External costs are costs imposed upon a third party when goods and services are produced and consumed. Goods and services with external costs are effectively being subsidised by society-at-large which ends up paying them.
External costs vs Internal costs
Internal costs are easy to see and explain. They are costs that a business bases its price on. They include costs like materials, energy, labour, plant, equipment and overheads.
External costs are costs that are NOT included in what the business bases its price on. These include:
the cost of disposing of the product at the end of its useful life
the environmental degradation caused by the emissions, pollutants and wastes from production
the cost of health problems caused by harmful materials and ingredients
social costs associated with increasing unemployment due to increasing automation
Even though external costs are not included in the price of the product they still have to be paid. It is society as a whole that ends up paying external costs through taxes, accident compensation, medical payments, insurance payments, as well as through losses in environmental quality and natural capital.
Products and services that include external costs (e.g. organic produce, clean technology, natural products, renewables) are usually more expensive than those that don’t. Consumers will tend to buy the cheapest goods so clean, sustainable products are at a price disadvantage.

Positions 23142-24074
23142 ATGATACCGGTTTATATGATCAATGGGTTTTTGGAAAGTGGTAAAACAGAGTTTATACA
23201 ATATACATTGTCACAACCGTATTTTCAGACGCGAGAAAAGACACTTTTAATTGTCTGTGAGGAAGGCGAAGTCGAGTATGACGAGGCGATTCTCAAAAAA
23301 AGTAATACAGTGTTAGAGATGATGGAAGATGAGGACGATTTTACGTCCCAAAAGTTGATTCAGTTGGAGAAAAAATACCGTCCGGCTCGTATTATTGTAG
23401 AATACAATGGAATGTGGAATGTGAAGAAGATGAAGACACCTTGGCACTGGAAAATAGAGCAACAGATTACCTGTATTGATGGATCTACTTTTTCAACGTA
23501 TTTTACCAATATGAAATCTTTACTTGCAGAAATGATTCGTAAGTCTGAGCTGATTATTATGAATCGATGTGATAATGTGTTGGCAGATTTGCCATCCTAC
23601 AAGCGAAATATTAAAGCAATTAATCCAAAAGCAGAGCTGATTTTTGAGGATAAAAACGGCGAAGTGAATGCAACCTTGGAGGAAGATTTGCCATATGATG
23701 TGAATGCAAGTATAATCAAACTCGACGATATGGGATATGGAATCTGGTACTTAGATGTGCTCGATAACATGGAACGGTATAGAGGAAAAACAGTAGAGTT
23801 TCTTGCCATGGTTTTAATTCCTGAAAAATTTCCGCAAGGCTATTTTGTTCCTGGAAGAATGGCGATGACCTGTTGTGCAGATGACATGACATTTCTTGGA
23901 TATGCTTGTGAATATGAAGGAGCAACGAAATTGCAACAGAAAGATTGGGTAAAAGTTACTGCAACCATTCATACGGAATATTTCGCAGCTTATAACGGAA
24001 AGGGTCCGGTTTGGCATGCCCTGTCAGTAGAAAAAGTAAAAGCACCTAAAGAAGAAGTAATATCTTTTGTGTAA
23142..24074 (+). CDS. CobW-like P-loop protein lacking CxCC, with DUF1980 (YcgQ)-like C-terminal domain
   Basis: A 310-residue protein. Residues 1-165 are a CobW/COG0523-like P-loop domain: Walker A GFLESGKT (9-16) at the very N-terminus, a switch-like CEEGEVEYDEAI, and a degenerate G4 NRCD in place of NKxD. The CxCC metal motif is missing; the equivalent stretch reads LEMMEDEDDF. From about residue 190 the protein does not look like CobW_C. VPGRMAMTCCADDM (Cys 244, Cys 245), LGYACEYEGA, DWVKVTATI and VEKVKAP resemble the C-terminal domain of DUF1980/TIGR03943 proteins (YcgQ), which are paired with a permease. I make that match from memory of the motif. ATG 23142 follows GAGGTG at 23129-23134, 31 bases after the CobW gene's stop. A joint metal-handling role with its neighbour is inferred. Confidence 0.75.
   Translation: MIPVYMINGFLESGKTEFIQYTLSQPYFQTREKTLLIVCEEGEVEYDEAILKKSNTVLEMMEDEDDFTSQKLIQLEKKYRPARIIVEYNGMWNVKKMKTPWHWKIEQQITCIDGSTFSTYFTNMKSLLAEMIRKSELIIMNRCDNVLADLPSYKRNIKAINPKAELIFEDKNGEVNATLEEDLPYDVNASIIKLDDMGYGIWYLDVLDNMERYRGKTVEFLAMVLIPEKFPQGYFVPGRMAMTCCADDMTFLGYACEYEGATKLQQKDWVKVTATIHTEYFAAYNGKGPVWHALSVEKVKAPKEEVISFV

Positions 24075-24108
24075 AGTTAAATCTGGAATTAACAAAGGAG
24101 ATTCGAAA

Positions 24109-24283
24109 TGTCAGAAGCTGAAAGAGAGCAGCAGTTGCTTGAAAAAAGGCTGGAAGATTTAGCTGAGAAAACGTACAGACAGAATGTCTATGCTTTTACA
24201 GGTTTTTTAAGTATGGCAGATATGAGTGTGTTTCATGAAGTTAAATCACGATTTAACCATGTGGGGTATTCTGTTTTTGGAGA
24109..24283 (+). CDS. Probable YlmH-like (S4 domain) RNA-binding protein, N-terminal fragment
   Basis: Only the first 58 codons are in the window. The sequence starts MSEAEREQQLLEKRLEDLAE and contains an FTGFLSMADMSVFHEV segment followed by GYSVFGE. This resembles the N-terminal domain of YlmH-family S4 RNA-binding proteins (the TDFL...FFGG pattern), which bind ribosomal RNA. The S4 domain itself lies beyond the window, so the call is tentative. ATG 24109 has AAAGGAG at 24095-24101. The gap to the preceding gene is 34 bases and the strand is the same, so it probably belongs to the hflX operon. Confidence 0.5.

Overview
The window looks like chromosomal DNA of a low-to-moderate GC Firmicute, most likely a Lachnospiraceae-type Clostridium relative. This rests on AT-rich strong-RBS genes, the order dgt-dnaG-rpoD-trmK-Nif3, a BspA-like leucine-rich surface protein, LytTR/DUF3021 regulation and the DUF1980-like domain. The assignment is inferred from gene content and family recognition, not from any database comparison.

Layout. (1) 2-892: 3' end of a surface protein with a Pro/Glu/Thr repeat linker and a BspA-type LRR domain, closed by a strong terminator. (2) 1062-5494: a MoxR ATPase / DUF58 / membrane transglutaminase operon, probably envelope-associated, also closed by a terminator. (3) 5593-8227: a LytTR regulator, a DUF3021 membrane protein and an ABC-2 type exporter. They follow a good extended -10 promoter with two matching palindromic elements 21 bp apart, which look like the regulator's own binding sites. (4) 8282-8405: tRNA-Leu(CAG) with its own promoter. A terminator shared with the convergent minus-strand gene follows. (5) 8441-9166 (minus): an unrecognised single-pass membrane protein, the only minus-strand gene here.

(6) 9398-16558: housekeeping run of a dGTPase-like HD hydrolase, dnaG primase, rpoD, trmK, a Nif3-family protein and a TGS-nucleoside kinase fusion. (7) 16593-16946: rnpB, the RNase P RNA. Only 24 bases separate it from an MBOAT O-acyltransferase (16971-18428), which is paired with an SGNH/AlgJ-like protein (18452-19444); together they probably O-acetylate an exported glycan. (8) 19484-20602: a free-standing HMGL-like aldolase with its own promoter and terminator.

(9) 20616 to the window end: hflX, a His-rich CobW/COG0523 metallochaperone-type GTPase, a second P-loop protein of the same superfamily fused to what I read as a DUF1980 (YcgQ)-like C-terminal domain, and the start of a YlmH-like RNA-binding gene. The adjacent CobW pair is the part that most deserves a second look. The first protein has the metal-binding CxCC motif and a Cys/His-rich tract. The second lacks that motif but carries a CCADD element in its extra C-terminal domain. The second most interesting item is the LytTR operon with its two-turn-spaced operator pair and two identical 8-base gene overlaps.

One way to include external costs is for governments to add a tax directly to those products or activities that have them. The restructuring of taxes, which is often called ‘tax shifting’, would mean that good things are not taxed whilst bad things (like pollution) are. In a column in Fortune Magazine, Harvard economics professor N. Gregory Mankiw succinctly sums up the idea of tax shifting:
“Cutting income taxes while increasing gasoline taxes would lead to more rapid economic growth, less traffic congestion, safer roads, and reduced risk of global warming – all without jeopardising long-term fiscal solvency. This may be the closest thing to a free lunch that economics has to offer.”
Taxing external costs to society is not new. Cigarettes for example are taxed to cover their external health and social costs. Smokers and cigarette companies rail against these taxes but most people agree that it isn’t fair for society to pay these external costs. External costs should be directed at the users.
As well as paying the external cost the other important benefit of adding a tax to harmful and destructive practices (including cigarettes, alcohol, pollution and greenhouse gases) is that it is a financial disincentive. In theory the harmless, non-destructive option, which is much more sustainable, will become the same price or cheaper.
Ideas like carbon taxes, levies on petrol and vehicle use, and other environmental taxes are similar to cigarette and alcohol taxes. By including external costs the product or service can bear it’s true cost.